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Graphene

A chunk of germanium in its natural form (Photo: Gibe)

It consists of one-atom-thick sheets and it could revolutionize electronics ... but it’s not graphene. Chemists at Ohio State University, instead of creating graphene from carbon atoms, have used sheets of germanium atoms to create a substance known as germanane. Because of its numerous advantages over silicon, it could become the material of choice for semiconductors.  Read More

The graphene aerogel can be supported by blades of grass

Not even a year after it claimed the title of the world’s lightest material, aerographite has been knocked off its crown by a new aerogel made from graphene. Created by a research team from China’s Zhejiang University in the Department of Polymer Science and Engineering lab headed by Professor Gao Chao, the ultra-light aerogel has a density lower than that of helium and just twice that of hydrogen.  Read More

Graphene and the human brain have been selected as the research areas that could each rece...

The European Commission has announced two Future and Emerging Technologies (FET) Flagships that could each receive funding of a staggering one billion euro (US$1.3 billion) over a period of ten years. The “Graphene Flagship” and the “Human Brain Project” are large-scale, science-driven research initiatives designed to “fuel revolutionary discoveries” and provide major benefits for European society – hopefully creating new jobs and providing economic growth along the way.  Read More

Crumpled graphene layered on a flexible polymer (Photo: Duke University)

Despite its numerous wondrous properties, a propensity to stick together and be difficult to flatten out once crumpled can make working with graphene difficult and limit its applications. Engineers at Duke University have now found that by attaching graphene to a stretchy polymer film, they are able to crumple and then unfold the material, resulting in a properties that lend it to a broader range of applications, including artificial muscles.  Read More

Scientists have discovered that graphene oxide flakes are very effective at removing radio...

Removing radioactive material from contaminated water, such as that in Japan’s Fukushima nuclear power plants, could be getting a little easier. Scientists from Houston’s Rice University and Lomonosov Moscow State University have discovered that when flakes of graphene oxide are added to such water, it causes the radionuclides to condense into clumps. Those clumps can then be separated and disposed of.  Read More

Artist's impression of a proton-proton collision producing a pair of gamma rays (yellow) i...

Keeping tabs on the furious rate of technological development happening all around us is no easy task and the passing of another year provides a good excuse to reflect and take stock of the major milestones we've seen. So sit back in your power-generating rocking chair, crack yourself a self-chilling beverage and enjoy our take on the significant trends, technological victories and scientific bombshells of 2012.  Read More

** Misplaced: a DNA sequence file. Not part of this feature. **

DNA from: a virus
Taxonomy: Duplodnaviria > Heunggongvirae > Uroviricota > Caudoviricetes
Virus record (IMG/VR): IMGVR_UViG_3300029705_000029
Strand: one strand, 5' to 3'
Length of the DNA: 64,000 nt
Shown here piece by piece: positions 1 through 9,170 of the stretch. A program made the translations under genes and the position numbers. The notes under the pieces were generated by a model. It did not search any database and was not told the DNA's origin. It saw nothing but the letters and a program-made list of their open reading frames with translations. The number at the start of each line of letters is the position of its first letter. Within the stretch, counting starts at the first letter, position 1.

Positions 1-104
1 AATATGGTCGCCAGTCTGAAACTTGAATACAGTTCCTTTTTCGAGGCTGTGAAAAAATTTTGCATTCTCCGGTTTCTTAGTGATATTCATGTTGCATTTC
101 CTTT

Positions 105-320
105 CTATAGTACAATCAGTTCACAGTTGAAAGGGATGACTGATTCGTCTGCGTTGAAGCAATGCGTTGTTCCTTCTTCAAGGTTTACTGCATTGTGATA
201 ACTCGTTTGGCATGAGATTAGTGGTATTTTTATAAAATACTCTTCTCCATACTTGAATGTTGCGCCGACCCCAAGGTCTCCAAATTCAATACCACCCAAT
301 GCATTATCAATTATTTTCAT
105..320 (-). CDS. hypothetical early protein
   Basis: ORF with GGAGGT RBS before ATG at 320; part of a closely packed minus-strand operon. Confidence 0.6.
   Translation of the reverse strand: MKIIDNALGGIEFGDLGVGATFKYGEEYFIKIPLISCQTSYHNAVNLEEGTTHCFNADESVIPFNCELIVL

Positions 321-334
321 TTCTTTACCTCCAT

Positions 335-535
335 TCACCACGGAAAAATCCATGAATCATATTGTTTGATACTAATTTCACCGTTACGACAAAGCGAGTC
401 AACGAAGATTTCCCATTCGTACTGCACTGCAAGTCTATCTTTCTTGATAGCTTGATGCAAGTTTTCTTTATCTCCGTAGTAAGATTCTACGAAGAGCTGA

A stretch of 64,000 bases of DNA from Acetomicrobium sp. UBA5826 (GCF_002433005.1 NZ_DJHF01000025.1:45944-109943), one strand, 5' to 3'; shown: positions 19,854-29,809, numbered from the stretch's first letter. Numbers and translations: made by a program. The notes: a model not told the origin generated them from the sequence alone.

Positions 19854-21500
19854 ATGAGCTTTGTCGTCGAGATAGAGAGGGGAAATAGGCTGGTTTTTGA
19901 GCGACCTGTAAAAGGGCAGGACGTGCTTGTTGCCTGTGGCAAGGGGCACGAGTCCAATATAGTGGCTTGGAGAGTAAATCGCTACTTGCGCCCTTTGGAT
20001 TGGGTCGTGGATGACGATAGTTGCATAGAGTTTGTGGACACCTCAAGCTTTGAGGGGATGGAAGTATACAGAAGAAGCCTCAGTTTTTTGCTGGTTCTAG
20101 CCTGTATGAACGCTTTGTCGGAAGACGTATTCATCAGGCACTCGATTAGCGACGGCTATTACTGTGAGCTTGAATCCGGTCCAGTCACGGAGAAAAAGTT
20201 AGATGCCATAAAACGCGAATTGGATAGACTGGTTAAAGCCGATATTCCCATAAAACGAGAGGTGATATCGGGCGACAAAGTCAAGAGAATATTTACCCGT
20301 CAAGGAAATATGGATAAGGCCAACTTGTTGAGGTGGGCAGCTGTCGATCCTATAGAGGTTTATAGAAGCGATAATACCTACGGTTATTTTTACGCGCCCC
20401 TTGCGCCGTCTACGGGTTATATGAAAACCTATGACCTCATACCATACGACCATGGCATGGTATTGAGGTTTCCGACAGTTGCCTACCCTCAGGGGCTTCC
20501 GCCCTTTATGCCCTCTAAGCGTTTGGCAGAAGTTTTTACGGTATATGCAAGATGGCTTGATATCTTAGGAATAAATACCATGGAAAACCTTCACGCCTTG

The internal structure of cork (above) has inspired the creation of three-dimensional grap...

Imagine how limiting it would be if steel, wood or plastic only existed in the form of thin sheets. Well, that’s been the case so far when it comes to graphene. While its incredible strength and high conductivity make it very useful in things like semiconductors, batteries and solar cells, there’s no doubt that it would be even more useful if it could be produced in three-dimensional blocks. Scientists at Australia’s Monash University have now managed to do just that – by copying the structure of cork.  Read More

The all-carbon solar cell consists of a photoactive layer, made of carbon nanotubes and bu...

Researchers at Stanford University have developed an experimental solar cell made entirely of carbon. In addition to providing a promising alternative to the increasingly expensive materials used in traditional solar cells, the thin film prototype is made of carbon materials that can be coated onto surfaces from a solution, cutting manufacturing costs and offering the potential for coating flexible solar cells onto buildings and car windows.  Read More

A graphene coating can make copper nearly 100 times more resistant to corrosion (Image: Sh...

Following on from news out of the University at Buffalo earlier this year that a graphene varnish could significantly slow the corrosion of steel, researchers from Monash and Rice Universities have used a graphene coating to improve copper’s resistance to corrosion by nearly 100 times. The researchers say such a dramatic extension of the metal’s useful life could result in significant cost savings for a wide range of industries.  Read More

A rendering of the gallium/arsenic nanowires on the graphene substrate

Ordinarily, electronics are made with silicon semiconductors that are rigid, opaque, and about half a millimeter thick. Thanks to research being carried out at the Norwegian University of Science and Technology, however, that may be about to change. Led by Dr. Helge Weman and Prof. Bjørn-Ove Fimland, a team there has developed a method of making semiconductors out of graphene. At a thickness of just one micrometer, they are flexible and transparent. Also, because they require so little raw material, they should be considerably cheaper to manufacture than their silicon counterparts.  Read More

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